Earlier this year, DuPont and its spin-off company, Chemours, settled over 3,000 personal injury claims regarding exposure to the hazardous chemical, perfluorooctanoic acid (or PFOA). Both companies refused to accept responsibility, putting the matter to rest with nearly $671 million. Meanwhile, in Minnesota, the state has been pressuring 3M for years to address environmental health issues related to PFOAs and other similar chemicals (all captured under the heading, PFCs). William Brewer III, an attorney representing 3M, denied recent allegations that the chemicals cause a variety of illnesses and birth defects. “3M believes these chemicals present no harm at the levels they are observed in Minnesota,” he said.
Each of these scenarios involves a major corporation utilizing unsafe chemicals that cause harm to the public. These corporations also refuse to accept responsibility in public statements. In North Carolina, Chemours has taken a different route, choosing to remain silent altogether – neither refuting nor denying allegations. The company broke the silence after state officials threatened to shut down their North Carolina operations, to open an investigation, and to fine the company. After all, Chemours failed to report a spill, as required by law. Their response to the state was quizzical: they promised to continue operations “in accordance with all applicable laws and in a manner that respects the environment and public health and safety.”
The chemical, in question, known as GenX, occupies a grey area in toxicological research and is currently listed on the EPA’s website as a contaminant of emerging concern (CEC). As such, the chemical is not regulated by the EPA, nor is it adequately monitored by the North Carolina Department of Environmental Quality (DEQ).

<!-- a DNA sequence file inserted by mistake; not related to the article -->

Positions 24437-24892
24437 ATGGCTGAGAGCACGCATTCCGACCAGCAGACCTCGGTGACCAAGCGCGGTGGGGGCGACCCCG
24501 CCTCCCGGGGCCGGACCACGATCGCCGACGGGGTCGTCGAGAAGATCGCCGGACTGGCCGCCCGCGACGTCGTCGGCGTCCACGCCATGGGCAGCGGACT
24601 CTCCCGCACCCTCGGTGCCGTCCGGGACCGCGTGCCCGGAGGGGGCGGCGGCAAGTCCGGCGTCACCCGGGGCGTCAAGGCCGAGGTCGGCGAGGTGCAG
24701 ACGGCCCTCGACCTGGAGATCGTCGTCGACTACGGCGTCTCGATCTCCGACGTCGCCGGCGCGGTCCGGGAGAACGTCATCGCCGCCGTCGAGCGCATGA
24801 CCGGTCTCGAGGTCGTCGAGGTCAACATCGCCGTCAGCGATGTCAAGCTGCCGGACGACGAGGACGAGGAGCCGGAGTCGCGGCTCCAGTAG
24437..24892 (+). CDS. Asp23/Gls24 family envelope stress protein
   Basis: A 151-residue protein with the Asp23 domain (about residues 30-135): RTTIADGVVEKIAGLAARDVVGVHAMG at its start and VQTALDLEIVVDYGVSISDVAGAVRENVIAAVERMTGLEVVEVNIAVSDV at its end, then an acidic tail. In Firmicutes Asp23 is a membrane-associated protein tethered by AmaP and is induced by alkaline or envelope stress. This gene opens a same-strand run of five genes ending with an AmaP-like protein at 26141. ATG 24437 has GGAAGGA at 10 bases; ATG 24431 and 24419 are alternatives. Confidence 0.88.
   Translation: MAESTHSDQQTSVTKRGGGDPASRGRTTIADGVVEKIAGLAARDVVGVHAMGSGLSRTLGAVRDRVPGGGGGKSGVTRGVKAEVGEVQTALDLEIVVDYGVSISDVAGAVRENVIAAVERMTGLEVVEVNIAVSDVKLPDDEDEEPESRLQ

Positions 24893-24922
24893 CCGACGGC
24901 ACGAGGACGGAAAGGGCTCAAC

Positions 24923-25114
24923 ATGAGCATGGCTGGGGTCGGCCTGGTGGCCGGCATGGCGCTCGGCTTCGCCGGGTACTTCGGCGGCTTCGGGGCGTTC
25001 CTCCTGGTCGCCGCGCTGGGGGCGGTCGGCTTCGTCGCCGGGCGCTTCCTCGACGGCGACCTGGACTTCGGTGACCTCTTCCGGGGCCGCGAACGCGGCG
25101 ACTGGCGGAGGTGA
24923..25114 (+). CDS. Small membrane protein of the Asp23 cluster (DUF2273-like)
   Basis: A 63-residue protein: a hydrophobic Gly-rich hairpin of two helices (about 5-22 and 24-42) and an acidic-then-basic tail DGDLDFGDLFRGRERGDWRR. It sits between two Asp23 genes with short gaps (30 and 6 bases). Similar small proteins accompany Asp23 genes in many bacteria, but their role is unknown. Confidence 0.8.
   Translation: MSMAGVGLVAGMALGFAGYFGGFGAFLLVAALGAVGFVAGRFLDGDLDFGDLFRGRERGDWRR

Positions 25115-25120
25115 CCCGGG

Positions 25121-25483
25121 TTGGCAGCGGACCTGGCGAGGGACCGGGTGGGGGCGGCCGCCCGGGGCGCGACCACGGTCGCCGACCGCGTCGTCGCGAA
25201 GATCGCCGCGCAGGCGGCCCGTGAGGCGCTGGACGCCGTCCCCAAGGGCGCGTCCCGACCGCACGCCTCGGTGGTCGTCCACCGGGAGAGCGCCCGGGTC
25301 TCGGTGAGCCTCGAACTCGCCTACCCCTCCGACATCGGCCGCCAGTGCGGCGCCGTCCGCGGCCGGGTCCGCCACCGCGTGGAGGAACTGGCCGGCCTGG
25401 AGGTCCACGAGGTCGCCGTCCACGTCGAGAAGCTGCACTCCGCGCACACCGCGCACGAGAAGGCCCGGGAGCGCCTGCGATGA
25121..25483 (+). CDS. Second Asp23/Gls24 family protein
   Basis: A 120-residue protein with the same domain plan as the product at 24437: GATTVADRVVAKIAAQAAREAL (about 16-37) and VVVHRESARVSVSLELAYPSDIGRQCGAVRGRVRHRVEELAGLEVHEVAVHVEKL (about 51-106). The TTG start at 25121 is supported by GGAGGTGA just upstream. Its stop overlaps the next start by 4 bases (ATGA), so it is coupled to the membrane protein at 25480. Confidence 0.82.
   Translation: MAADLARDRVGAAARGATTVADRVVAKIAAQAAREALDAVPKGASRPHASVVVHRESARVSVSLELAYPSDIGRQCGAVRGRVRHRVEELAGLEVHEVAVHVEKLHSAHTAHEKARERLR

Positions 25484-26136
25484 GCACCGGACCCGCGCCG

Agencies at a Loss
According to a report by the Cape Fear Public Utility Authority (CFPUA) , the current filtration systems are simply insufficient to handle GenX. As an alternative, the agency recommends that the state employ methods such as reverse osmosis. However, the report notes, “the available results are limited, and almost no information specifically addresses GenX.” It wasn’t until the other day that the EPA announced its intention to address the growing concern of GenX chemicals, saying it would attempt to fill gaps in the data and produce more research on the subject. The agency discovered GenX in Cape Fear in 2012, three years after Dupont introduced the chemical.
It’s difficult to imagine how the EPA will effectively manage the issue if its budget is cut to shreds, as proposed by the recent environmental appropriations bill.
DuPont’s Own Research
Despite the lack of official research, the chemical has already been tested and deemed unsafe. Last year, The Intercept received internal DuPont documents containing data from a study conducted by the company. According to the documents, GenX can affect the size and weight of animals’ livers and kidneys, influence immunity and cholesterol, and cause cancer and reproductive issues, among other dangers.
Deborah Rice, a former EPA toxicologist, told The Intercept, “It’s the same constellation of effects you see with PFOA,” continuing, “There’s no way you can call this a safe substitute.”
Still, GenX has locals worried – as does the strange quietism of their corporate neighbor. John Fisher, a local resident, told AP that several dogs in the area had died after cancerous tumors emerged on the canines’ undersides. This is strange, as the studies conducted by DuPont found similar tumors on lab rats who had ingested GenX for several years.
Residents have received water bottles and water-testing notices from Chemours. No apologies, as of yet, let alone compensation.
Chemours’ officers could be staying quiet because they’re nervous about their potential profits. Their stock recently doubled, and in October, Moody’s upgraded the company’s rating “to reflect the improved credit profile and stronger operating performance in the company’s Titanium Technologies and Fluoroproducts segments.” It stands to reason that they, like many before them, would put the public at risk to further their bottom line.
It looks like there’s more silence to come. According to public affairs consultant, Geoffrey Basye, “Companies who tend to operate in the shadows before a crisis occurs have a tendency to stay in the shadows once the crisis hits.”